On 23 February command of the Confederate forces in North Carolina had been given to General Joseph Johnston. He commanded a force of around 21,000 men, with which to face Sherman’s 60,000. However, Sherman was advancing over a wide front, hoping to repeat his success in South Carolina. There, he had threatened both Augusta and Charleston, before eventually pushing between them to capture the state capitol at Columbia. This had split the Confederate forces in the state, and forced them to retreat without a fight.
Now Johnston was determined to attack. He hoped to take advantage of Sherman’s wide front by attacking one wing of the Union army and smashing it before the rest of the army could reinforce it. On 16 March 1865 part of Johnston’s army had encountered the Federal left wing at Averasborough. Although his army had been forced back by the Union advance, the battle did confirm that the Federal left wing was if not actually isolated, might at least be vulnerable to determined attack.
Accordingly, Johnston gathered together the bulk of his army, and on 19 March launched a full blooded attack on the advancing Federal left wing. He had judged well. During the afternoon on 19 March the Federal left wing had to fight alone. After so long without a battle, the Federal troops were almost surprised by the Confederate attack. The right wing of the army was about twenty miles further east. News of the fighting at Bentonville did not reach Sherman, who was now with the right wing, until the evening of 19 March. He immediately ordered a night march, and across the night of 19 March and most of 20 March the Federal right rushed to the aid of the left wing.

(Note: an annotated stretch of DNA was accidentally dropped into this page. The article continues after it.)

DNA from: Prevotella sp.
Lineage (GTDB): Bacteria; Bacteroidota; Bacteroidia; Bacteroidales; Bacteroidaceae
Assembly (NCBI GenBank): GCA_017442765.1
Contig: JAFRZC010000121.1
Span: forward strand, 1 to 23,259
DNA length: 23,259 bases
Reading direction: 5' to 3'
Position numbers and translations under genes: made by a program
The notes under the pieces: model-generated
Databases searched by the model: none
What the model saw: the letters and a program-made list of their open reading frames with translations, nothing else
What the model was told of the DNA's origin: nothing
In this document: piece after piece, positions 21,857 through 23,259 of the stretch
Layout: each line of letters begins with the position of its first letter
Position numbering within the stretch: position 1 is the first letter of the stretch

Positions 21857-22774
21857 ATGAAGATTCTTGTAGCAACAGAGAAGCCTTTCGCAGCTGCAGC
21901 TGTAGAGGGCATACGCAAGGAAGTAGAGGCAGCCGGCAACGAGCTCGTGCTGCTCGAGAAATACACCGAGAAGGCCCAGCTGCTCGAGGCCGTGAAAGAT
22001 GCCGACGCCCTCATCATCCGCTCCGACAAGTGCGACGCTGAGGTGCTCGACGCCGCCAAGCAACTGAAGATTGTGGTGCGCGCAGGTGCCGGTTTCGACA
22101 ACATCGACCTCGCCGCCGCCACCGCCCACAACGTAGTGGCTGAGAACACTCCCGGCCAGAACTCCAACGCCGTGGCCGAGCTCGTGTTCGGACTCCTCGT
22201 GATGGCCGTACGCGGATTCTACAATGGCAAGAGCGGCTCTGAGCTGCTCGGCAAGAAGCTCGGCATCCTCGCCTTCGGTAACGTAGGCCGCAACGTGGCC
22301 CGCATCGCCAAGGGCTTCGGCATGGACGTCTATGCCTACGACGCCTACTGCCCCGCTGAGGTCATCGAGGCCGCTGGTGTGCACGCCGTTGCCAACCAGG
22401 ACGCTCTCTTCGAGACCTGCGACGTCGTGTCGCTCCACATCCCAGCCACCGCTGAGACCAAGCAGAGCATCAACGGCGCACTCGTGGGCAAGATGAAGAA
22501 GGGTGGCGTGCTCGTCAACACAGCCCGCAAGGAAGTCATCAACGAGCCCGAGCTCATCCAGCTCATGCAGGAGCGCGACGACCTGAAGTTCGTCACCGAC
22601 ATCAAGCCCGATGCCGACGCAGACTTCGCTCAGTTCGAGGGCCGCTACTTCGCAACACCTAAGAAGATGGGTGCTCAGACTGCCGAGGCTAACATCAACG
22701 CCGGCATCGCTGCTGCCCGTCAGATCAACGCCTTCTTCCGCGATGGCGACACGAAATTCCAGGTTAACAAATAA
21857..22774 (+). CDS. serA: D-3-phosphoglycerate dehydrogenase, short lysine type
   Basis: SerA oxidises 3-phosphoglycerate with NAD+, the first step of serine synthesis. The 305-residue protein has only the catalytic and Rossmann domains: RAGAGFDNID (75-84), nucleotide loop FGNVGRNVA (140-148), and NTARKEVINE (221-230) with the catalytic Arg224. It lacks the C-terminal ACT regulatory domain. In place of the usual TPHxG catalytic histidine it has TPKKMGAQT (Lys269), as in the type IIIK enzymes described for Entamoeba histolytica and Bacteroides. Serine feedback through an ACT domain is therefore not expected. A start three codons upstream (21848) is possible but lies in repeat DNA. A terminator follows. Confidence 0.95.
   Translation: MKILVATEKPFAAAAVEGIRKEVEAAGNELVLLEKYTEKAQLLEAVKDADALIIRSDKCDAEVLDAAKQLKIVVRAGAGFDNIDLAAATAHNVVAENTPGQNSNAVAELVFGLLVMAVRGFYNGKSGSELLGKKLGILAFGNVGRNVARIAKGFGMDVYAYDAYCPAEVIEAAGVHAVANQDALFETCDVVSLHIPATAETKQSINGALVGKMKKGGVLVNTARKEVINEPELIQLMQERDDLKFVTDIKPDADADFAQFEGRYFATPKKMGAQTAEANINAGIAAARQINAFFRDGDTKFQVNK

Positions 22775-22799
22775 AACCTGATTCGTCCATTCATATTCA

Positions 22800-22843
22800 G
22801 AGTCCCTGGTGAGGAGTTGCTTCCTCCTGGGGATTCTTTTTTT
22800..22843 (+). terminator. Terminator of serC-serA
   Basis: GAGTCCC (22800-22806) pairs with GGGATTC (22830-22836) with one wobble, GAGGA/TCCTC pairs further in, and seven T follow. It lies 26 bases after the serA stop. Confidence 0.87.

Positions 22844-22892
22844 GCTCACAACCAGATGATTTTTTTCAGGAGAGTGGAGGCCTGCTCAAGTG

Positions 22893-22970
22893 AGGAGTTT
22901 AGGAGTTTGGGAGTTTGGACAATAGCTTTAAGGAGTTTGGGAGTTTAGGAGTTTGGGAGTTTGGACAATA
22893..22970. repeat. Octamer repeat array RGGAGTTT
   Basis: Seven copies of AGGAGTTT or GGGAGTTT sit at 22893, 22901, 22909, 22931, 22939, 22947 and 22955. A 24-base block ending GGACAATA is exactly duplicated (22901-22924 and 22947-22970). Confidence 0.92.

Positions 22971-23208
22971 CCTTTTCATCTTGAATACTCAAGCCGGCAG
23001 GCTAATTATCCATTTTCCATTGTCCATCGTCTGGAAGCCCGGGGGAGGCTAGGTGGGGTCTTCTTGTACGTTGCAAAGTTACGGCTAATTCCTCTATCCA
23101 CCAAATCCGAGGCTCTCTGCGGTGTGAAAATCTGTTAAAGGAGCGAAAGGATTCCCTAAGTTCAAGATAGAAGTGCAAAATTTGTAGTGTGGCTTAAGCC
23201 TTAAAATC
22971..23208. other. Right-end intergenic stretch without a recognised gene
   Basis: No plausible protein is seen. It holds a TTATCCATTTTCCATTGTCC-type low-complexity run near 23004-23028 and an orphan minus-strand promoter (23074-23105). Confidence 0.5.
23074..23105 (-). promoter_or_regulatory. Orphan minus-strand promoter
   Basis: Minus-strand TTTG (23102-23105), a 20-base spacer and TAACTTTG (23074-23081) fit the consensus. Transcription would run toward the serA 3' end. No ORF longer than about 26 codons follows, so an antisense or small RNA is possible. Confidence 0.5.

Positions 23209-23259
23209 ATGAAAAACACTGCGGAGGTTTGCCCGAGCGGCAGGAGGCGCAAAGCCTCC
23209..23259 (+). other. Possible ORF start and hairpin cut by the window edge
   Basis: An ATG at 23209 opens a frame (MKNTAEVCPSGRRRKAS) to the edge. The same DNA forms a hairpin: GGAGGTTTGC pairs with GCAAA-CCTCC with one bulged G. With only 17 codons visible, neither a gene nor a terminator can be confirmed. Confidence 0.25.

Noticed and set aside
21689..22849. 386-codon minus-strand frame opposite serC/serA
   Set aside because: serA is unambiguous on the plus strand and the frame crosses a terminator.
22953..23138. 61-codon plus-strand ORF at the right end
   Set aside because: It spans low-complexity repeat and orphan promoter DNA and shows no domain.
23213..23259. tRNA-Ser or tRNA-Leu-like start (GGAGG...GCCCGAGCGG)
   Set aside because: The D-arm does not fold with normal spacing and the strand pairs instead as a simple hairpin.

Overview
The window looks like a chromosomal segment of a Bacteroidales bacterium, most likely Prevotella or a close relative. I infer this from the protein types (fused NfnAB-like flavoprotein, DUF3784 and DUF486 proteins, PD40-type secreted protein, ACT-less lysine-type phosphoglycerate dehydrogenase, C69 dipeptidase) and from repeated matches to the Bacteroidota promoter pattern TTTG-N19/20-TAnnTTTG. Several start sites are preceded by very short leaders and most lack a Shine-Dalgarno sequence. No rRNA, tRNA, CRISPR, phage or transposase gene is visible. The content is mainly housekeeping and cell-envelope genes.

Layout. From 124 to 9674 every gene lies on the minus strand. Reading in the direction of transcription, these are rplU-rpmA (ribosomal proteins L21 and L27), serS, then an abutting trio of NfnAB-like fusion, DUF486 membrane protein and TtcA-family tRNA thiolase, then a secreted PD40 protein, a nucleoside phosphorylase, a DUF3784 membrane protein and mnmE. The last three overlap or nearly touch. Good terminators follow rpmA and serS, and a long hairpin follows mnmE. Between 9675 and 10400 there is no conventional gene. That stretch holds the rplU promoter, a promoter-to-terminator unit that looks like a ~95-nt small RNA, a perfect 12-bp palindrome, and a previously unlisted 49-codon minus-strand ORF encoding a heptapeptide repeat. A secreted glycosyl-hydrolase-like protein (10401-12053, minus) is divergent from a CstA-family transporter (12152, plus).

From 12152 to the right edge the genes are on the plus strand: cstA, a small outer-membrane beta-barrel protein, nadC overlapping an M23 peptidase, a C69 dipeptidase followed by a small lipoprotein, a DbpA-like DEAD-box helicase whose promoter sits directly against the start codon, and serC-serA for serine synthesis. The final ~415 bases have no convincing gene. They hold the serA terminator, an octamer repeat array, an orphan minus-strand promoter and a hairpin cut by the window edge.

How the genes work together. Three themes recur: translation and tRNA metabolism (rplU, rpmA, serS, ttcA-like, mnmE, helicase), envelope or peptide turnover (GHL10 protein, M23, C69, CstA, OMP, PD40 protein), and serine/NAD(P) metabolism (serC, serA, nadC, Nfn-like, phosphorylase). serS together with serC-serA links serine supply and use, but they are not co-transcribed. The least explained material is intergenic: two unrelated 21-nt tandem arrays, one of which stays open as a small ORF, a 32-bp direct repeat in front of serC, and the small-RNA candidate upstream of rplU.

By the time they began to arrive during the afternoon of 20 March, the battle was effectively won. The Confederate attacks had had some initial success, but as the afternoon of 19 March had worn on, the Union position had been strengthened, while the Confederate strength began to fade. The next morning, Johnston did not have the strength to renew his attacks. On 20 March, neither side did much fighting. The Union troops worked to strengthen their position and awaited reinforcements. It is not entirely clear to this author why Johnston stayed in position. Every moment he waited the rest of the Union army got closer. Once Sherman arrived, there was a very serious danger that Johnston’s entire army would be captured.
That came close to happening on 21 March. Massively outnumbered, Johnston faced a frontal assault from the united Union army combined with a flank attack on his left wing that threatened to cut him off. His left wing came close to collapse. However, he was let off the hook by Sherman, who did not reinforce the successful attack, and instead called it back. Sherman later described this as a mistake, but at the time many felt that he was deliberately holding back. Sherman was not keen on full scale battle, and at this late stage in the war he did not want to waste the lives of his troops. He had always argued that the destruction of Confederate resources was the best way to end the war, and his march through the Carolinas had gone a long way towards proving him right. The remnants of Johnston’s army could have little or no effect on the outcome of the war. Events proved him correct. Within three weeks, Lee had surrendered and the war was virtually over. Johnston’s army played no further role in what was left of the fighting.